By the Code of Oregon the findings of the court in an equity case of this kind are as conclusive as similar findings would be in an action at law. Hill, Ann. Laws Or. § 397. They must therefore be taken as correct in the disposition of the question before us, they not having been set aside or qualified by any subsequent action of the court below. And upon them it is contended that the amendment to the declaratory statement of the defendant made in 1884, by which he was enabled to include within it the land in controversy, never occupied or improved by him, but at the time in the possession of the plaintiff, was in effect a second declaration of a pre-emptive right to a different tract from the one originally claimed by him, and was allowed in disregard of the express prohibition of the statute, (Rev. St. § 2261,) or upon a plain misconstruction of its provisions, and gave no jurisdiction to the land department to treat the land thus included as part of his pre-emption claim; and that, but for the amendment, the land would have been awarded to the plaintiff. It is objected to this contention that the question as to the defendant's right as a pre-emption claimant to the land in controversy was a matter to be determined by the land department, where it was considered. It is true the determination of that department in matters cognizable by it in the alienation of lands under the laws of the United States cannot be collaterally impeached, where its enforcement is sought. In ejectment the question always is who has the legal title for the demanded premises, not who ought to have it. In such cases the patent of the government issued upon the direction of the land department is unassailable. But while the patentee holds the legal title, his equitable relations to other parties are not thereby affected. That title, with important qualifications hereafter mentioned, is as much subject to control as the title to land held by him derived from private sources. If one takes a title in his own name, while acting as agent, trustee, or guardian, or in any other fiduciary capacity, a court of equity will, upon a showing of the fact in an appropriate proceeding, subject the lands to proper trusts in his hands, or compel him to transfer the title to the party equitably entitled to it. Nor does it matter whether the party takes the title in his own name in good faith, under the belief that he can thereby better manage the property to the advantage of those for whom he is acting, or in compliance with their wishes, or whether from an intention to defraud them of their rights therein. In either case a court of equity will control the legal title so as to protect the just rights of the true owner. Townsend v. Greeley, 5 Wall. 326, 335; Estrade v. Murphy, 19 Cal. 248, 272. All this is but common knowledge, and the doctrine is constantly invoked for the protection of the rights of parties against the mistake, accident, orfraud of agents or parties acting in a fiduciary capacity; and little difficulty is experienced in enforcing it where the property held is not claimed under the adjudication of a court or other tribunal affirming the title of the holder; as, for instance, upon the determination of a department like that established >to supervise proceedings for the alienation of the public lands. In these latter cases the action of a court of equity is limited, so as not to interfere with the rightful exercise of the powers intrusted to the department. The conclusions of the department are not even then open to review for alleged errors in passing upon the weight of evidence presented, for that would be to make a court of equity a court of appeal from its decisons, which was never contemplated. But where the matters determined are not properly before the department, or its conclusions have been reached from a misconstruction by its officers of the law applicable to the cases before it, and it has thus denied to parties rights which, upon a correct construction, would have been conceded to them, or where misrepresentations and fraud have been practiced necessarily affecting its judgment, then the courts can, in a proper proceeding, interfere and control its determination so as to secure the just rights of parties injuriously affected. Quinby v. Conlan, 104 U. S. 420, 426; Baldwin v. Stark, 107 U. S. 463, 465, 2 Sup. Ct. Rep. 473. In such cases a court of equity only exercises its ordinary jurisdiction to prevent injustice from a misconstruction of the law or the machinations of fraud. The misconstruction referred to must be, as stated, of the law applicable to the case as established. Of this misconstruction we have an instance in Silver v. Ladd, 7 Wall. 219. where it was held by the commissioner of the general land-office and the secretary of the interior that tkhe donation act of Oregon did not allow an unmarried woman to take as a settler on the ground that she was not the head of a family. But this court decided that in this determination the officers misconstrued the law, and upon a bill in equity, filed by her son against subsequent patentees of the United States of the lands, held that relief should be afforded by directing a transfer of the title to him from such patentees. And the misrepresentations and fraud mentioned necessarily affecting the judgment of the department must be such as have prevented the unsuccessful party from fully presenting his case, or the officers of the government from fully considering it; such as have imposed upon its jurisdiction, or turned its attention from the real controversy. It must also appear that, but for such imposition and fraud, the determination would have been in favor of the plaintiff, and have entitled him to the patent for the land in dispute. Lee v. Johnson, 116 U. S. 49, 50, 6 Sup. Ct. Rep. 249; Sparks v. Pierce, 115 U. S. 408, 413, 6 Sup. Ct. Rep. 102; Vance v. Burbank, 101 U. S. 514, 519. The case at bar, upon the facts found, is brought fully within the law as thus declared. The defendant, in his original declaratory statement, did not include the premises in controversy as part of his pre-emption claim. It covered only adjoining land. Under the statute he could not make a second declaration for different property. Section 2261 of the Revised Statutes provides that 'no person shall be entitled to more than one pre-emption right by virtue of the provisions of section 2259; nor, where a party has filed his declaration of intention to claim the benefit of such provisions for one tract of land, he file, at any future time, a second declaration for another tract.' Section 2259 referred to designates who may be entitled to pre-emption. The inhibition of section 2261 is positive and unconditional. The tract applied for in the second declaration need not be an entirely separate and distinct parcel to call into effect the prohibition; it is enough if there be such addition to the original land applied for as to justify the designation of it, with the addition, as a different tract. With the filing of the first declaration the applicant is limited to the land designated, whether less or different from what he supposed he could claim, or what he may subsequently desire to acquire. The prohibition of the statute is without qualification or exception, and the rights of the pre-emptor must be measured by it Baldwin v. Stark, 107 U. S. 463, 466, 2 Sup. Ct. Rep. 473. Such has been the uniform ruling of the land department, except where a prior claim has prevented the completion of the original entry, or a mistake in the first declaration has occurred without the knowledge or any fault of the claimant.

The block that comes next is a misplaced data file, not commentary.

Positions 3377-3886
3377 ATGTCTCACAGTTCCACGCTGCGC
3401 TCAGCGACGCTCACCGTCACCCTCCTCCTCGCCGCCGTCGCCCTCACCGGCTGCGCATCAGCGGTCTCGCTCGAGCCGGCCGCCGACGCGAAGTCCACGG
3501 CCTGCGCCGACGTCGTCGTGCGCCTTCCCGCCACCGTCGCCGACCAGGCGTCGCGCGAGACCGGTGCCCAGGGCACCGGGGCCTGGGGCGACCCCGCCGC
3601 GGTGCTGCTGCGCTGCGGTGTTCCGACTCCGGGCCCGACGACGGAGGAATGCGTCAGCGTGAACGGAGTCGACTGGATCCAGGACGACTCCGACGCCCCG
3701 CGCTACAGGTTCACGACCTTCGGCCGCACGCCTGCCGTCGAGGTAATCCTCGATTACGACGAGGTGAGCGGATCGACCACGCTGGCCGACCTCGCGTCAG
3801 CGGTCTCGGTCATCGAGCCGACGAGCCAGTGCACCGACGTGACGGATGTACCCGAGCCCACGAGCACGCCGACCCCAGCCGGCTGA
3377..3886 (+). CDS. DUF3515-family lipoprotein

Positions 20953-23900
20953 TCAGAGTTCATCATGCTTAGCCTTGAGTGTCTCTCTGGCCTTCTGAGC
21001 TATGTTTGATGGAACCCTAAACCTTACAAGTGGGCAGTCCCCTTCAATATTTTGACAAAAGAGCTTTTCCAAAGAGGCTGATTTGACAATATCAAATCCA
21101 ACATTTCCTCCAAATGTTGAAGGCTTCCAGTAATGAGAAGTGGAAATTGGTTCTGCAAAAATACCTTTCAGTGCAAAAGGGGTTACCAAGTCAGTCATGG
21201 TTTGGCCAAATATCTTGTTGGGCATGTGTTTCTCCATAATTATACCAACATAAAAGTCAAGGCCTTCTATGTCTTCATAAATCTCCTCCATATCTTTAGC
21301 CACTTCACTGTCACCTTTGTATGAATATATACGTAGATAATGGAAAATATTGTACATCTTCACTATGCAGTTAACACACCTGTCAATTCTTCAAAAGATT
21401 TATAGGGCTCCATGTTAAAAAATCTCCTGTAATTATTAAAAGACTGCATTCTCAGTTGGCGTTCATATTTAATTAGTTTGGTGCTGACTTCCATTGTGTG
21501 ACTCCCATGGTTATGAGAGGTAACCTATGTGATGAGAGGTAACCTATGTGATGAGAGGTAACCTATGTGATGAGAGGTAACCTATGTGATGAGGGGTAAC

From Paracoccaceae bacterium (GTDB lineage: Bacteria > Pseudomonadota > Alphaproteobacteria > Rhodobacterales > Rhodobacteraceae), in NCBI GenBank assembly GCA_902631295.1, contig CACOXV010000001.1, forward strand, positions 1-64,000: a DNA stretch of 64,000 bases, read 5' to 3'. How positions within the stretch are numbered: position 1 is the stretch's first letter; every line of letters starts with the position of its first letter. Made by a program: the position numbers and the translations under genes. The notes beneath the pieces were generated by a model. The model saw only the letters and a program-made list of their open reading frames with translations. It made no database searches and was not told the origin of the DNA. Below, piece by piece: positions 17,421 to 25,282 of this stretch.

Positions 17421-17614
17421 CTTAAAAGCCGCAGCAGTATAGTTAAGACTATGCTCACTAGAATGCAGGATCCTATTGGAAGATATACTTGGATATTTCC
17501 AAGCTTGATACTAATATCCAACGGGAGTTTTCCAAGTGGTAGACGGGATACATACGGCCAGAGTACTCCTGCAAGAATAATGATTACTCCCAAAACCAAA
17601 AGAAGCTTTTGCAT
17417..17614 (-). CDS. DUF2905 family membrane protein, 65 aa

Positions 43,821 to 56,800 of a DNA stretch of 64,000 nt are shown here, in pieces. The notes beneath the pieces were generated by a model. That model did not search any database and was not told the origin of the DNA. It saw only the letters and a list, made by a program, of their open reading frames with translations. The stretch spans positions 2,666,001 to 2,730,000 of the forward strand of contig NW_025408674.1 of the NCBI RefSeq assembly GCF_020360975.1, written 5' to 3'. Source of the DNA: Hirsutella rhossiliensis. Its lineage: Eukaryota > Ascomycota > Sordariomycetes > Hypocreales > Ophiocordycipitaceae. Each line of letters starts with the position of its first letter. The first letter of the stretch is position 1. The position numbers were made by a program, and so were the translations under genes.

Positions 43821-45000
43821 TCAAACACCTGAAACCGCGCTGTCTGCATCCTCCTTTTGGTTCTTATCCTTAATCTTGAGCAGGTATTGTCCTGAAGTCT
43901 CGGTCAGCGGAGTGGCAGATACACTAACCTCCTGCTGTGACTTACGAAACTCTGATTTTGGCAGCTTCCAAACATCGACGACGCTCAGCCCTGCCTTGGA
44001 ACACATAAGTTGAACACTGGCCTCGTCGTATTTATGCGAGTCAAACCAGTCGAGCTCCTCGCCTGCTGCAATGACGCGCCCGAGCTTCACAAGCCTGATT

In the Case of J. B. Raymond, 2 Dec. Dep. Int. 854, the claimant filed a declaratory statement in February, 1880, for a quarter section of land in Kansas, and in April, 1883, he applied to the local land-office for permission to make a second filing for the same land, alleging as a reason therefor that he had made valuable improvements on his claim, but, having failed to raise any crops on account of the drought, was unable to pay for the land within the time prescribed by law. He therefore desired to lile a second declaratory statement for the same land, for the better protection of his rights in the premises. The local land-office rejected the application, and the commissioner approved of the decision. Subsequently the claimant asked permission to file another declaration for the same or other land, but it met with a similar rejection, and the case on both applications was brought before the interior department, where the decision of the commissioner in both instances was affirmed. Mr. Teller, then secretary, held that the claimant's application to file a new declaration for other land was properly denied upon the second clause of the statute, and that his application to file for the same land was properly denied upon the first clause, he having attempted to exercise the one pre-emptive right which was alone permissible. In Allen v. Baird, 6 Dec. Dep. Int. 298, it appeared that Allen had made a declaratory statement for a tract of land as a pre-emptor, in March, 1883, although he had made such declaration for another tract in August, 1880. It was sought to avoid the former filing upon the ground that at the date thereof he was not 21 years of age, and hence the filing was a nullity, and no bar to a second one. The commissioner held that the second filing was illegal, and upon appeal to the interior department his decision was affirmed. In disposing of the case, Mr. LAMAR, then secretary, after observing that Allen had stated in his first filing that he was over 21 years of age, when he knew the statement was untrue, and that, the land being subject to settlement and entry, he could not be heard to allege that the first filing was illegal, said: 'The question of second filing was carefully considered by my predecessor, Secretary TELLER, in the Case of J. B. Raymond, 2 Dec. Dep. Int. 854, wherein it was held that under the provision of section 2261, Rev. St., a pre-emptor may file but one declaratory statement for land free to settlement and entry. This ruling has been uniformly followed, and the only exception is where the pre-emptor is unable to perfect his entry on account of some prior claim, and there is no fault on his part.' Reference is then made to other decisions of the department, and to the case of Baldwin v. Stark, cited above, where the positive and unconditional character of the inhibition of the statute is recognized by this court. In allowing the defendant in this case to amend his declaratory statement, the commissioner of the general land-office assumed a power which was not vested in him. No circumstances existed which prevented the first declaration form bringing into operation the express prohibition of the statute against a second one. The claimant knew perfectly the character and extent of the land originally claimed by him. He was at the time under no misapprehension on that subject. The commissioner, in allowing the amendment to cover a much larger tract than at first claimed, authorized a second declaration for a different tract, which was not permissible. If that officer was of the opinion that the statute did not apply to an amendment, thus enlarging the original declaration, he misconstrued its prvis ions. Without such enlargement, the premises in controveysy would not have been brought before the land department as a part of the claim of the defendant, and no obstacle would have been presented to the award of a patent to the plaintiff for the land. By the amendment, therefore, the department acquired no more jurisdiction to award to the defendant the tract not embraced by his original declaration than it had to award to him any other tract never entered by him as a pre-emptioner in the local land-office. Its subsequent action upon the additional tract could not defeat the rights of the plaintiff to the premises. Besides the want of authority in the commissioner to allow under the form of an amendment an enlargement of the pre-emption claim, the manner in which that officer was imposed upon taints the transaction as one of fraud and misrepresentation on the part of the claimant, by which material facts were concealed from the department. A court of equity has jurisdiction in such a case to compel the transfer to the plaintiff of property which, but for such fraud and misrepresentation, would have been awarded to him, and of which he was thereby wrongfully deprived. Decree affirmed.